“Being out of reach isn’t a problem — it’s a blessing. It’s a salve that heals the wounds of a life with constant distraction.”
— Gregg Krech
My oldest daughter, Chani, is leaving for college at the end of this month. So we decided to set aside a day to do something enjoyable together. For our father/daughter last-outing- before-college day, we strapped two kayaks on to the top of our red Toyota RAV4 and drove several hours toward the border of Canada to a magical place called the Green Mountain Reservoir.
The Green Mountain Reservoir is a Vermont State Park and perhaps the most beautiful place in the state of Vermont (which is a lofty compliment). It is a large, protected body of water containing an assortment of islands, streams, outlets, inlets, campsites, picnic areas and marshes. The shores are dense with maples, northern pine and chest-high bushes. And perhaps the most magical characteristic is the presence of Loons.
The Loons are a bit larger than a duck and have elegant black heads with stunning red eyes. We saw five Loons during our time on the water. But even if we didn’t see them, we would certainly have heard them. Their call is haunting and echoes across great distances in the wilderness. And when they answer one another, they create a symphony in which virtually any camper or kayaker just stops what they’re doing to listen. As we drove through Morrisville, the last point of civilization before driving into wilderness, we made a quick call to my wife. “We’ll call you after dinner,” we said. “We’ll be out of reach while we’re kayaking.” By “out of reach” we meant, there was no cell phone service there.
Few of us experience this state of being “out of reach” anymore. If we do, we see it as a problem – a predicament. We immediately think, “where can I go to get a signal?” “Where is the closest Wifi connection? But I’d like to suggest that being out of reach isn’t a problem – it’s a blessing. It’s a salve that heals the wounds of a life with constant distraction.
On any given day we are distracted by email, phone calls, the Internet, TV, kids, the sounds of traffic, colleagues at work, kitchen snacks, talk radio, music and more. During my day at the reservoir I was in a kayak with very little to distract me. My food and snacks were in a waterproof bag behind my seat, which I couldn’t access without getting out of my kayak. My biggest distraction was on the floor of the kayak next to my right hip – a water bottle. That’s right . . . my biggest distraction was sipping water.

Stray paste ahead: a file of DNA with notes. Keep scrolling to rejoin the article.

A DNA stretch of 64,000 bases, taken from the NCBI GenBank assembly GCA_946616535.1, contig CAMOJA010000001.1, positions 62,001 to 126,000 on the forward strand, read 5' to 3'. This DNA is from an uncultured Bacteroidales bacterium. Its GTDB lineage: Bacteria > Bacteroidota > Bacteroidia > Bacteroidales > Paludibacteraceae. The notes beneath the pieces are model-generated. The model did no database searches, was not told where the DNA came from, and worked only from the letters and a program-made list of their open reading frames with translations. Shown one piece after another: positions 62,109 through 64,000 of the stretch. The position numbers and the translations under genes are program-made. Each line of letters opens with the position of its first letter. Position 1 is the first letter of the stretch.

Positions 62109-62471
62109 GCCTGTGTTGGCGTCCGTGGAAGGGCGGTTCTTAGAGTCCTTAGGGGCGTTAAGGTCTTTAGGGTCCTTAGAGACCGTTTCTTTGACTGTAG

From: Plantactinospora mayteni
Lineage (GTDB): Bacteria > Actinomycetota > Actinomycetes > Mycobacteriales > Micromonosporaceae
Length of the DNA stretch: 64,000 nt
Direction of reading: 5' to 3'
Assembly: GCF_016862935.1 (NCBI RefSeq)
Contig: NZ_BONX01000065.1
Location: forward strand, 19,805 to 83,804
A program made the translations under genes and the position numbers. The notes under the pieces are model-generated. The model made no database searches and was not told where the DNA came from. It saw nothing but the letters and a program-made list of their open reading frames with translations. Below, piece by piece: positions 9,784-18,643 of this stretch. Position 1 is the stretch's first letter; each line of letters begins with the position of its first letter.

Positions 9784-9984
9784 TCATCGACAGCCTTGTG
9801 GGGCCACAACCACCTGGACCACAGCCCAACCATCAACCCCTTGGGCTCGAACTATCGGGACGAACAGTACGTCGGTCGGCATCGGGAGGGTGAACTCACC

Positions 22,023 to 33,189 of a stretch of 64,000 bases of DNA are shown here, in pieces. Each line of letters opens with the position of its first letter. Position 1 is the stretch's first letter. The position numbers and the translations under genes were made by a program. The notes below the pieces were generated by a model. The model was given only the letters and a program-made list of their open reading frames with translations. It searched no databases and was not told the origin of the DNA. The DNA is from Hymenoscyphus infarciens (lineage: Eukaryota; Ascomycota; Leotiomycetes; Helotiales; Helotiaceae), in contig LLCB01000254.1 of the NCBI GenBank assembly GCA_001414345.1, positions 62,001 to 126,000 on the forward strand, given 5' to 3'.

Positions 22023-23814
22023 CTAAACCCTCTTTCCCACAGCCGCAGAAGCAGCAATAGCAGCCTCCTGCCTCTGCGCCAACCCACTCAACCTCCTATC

When we’re at home or work, it almost feels like we have to fight for the ability to be present to our lives. But when we’re in nature and out of reach, we can simply relax into the moment with such ease that we don’t even notice it. The glassiness of the water, a sudden breeze against your cheek, the sunlight reflecting on my daughter’s purple kayak, and, of course, the sound of the magical Loons. Our attention gravitates to what is around us in this very moment. The entire world is right in front of us.
When I was in my 20’s (before the era of cell phones) I use to take one solo wilderness trip every year for 7-10 days. I planned the trip six months in advance and traveled to places like the Canadian Rockies, the Wind River Wilderness in Wyoming, the Milford Track in New Zealand, and the mountains of the Ise peninsula of Japan. My goal was to get so deep into Wilderness that I wouldn’t see another person for days, so distant from civilization that I would forget how to speak. I treasure the memories of those trips. I learned what it was like to be out of reach of anything but the trees and mountains that surrounded me.
We exchange the present moment of real life for a digital version of someone else’s life.
Now we are tempted to take our distractions with us, no matter where we go. Cell phones often have more capability than a laptop. If we’re waiting in line, what do we now do with our attention? Do we look around, notice the people nearby, notice the artwork on the walls, or the sounds of people chatting? No, instead we pull out our phones and check our email, texts, and social media accounts. We tune into the news as if the latest information about Donald Trump’s news conference is going to be a highlight of our day. We exchange the present moment of real life for a digital version of someone else’s life.
Just yesterday my wife and I went to a state park on the shore of Lake Champlain. It’s about 20 minutes from our home and a favorite place for swimming. We knew we would only have an hour, but on a hot summer day that hour is worth more than a full day in front of a computer screen. My younger daughter was at home and my older daughter was out with friends. As we parked the car, I noticed my cell phone tucked away in a little cove in the dashboard. I paused for a moment. Should I grab it along with our towels and chairs? During that pause I realized that if I left my phone in the car, I would be out of reach. I smiled and left it behind.
I like being out of reach. I like noticing the breeze against my cheek and watching little children running and jumping off the dock into the lake. I like looking at the changing shapes of the clouds. And I like talking to my wife, even after 24 years of marriage. Thank goodness for all the “dead spots” in the world without cell phone coverage. I see them as temples – holy places where we can pray instead of surf. Sacred spots that invite us to be part of the real world. Respites that allow us to replace digital chatter with real life connection.
So the next time you find yourself without a cell phone signal – take a deep breath, look around, and enjoy a moment of being out of reach.Tags: Attention Mental Wellness Nature Technology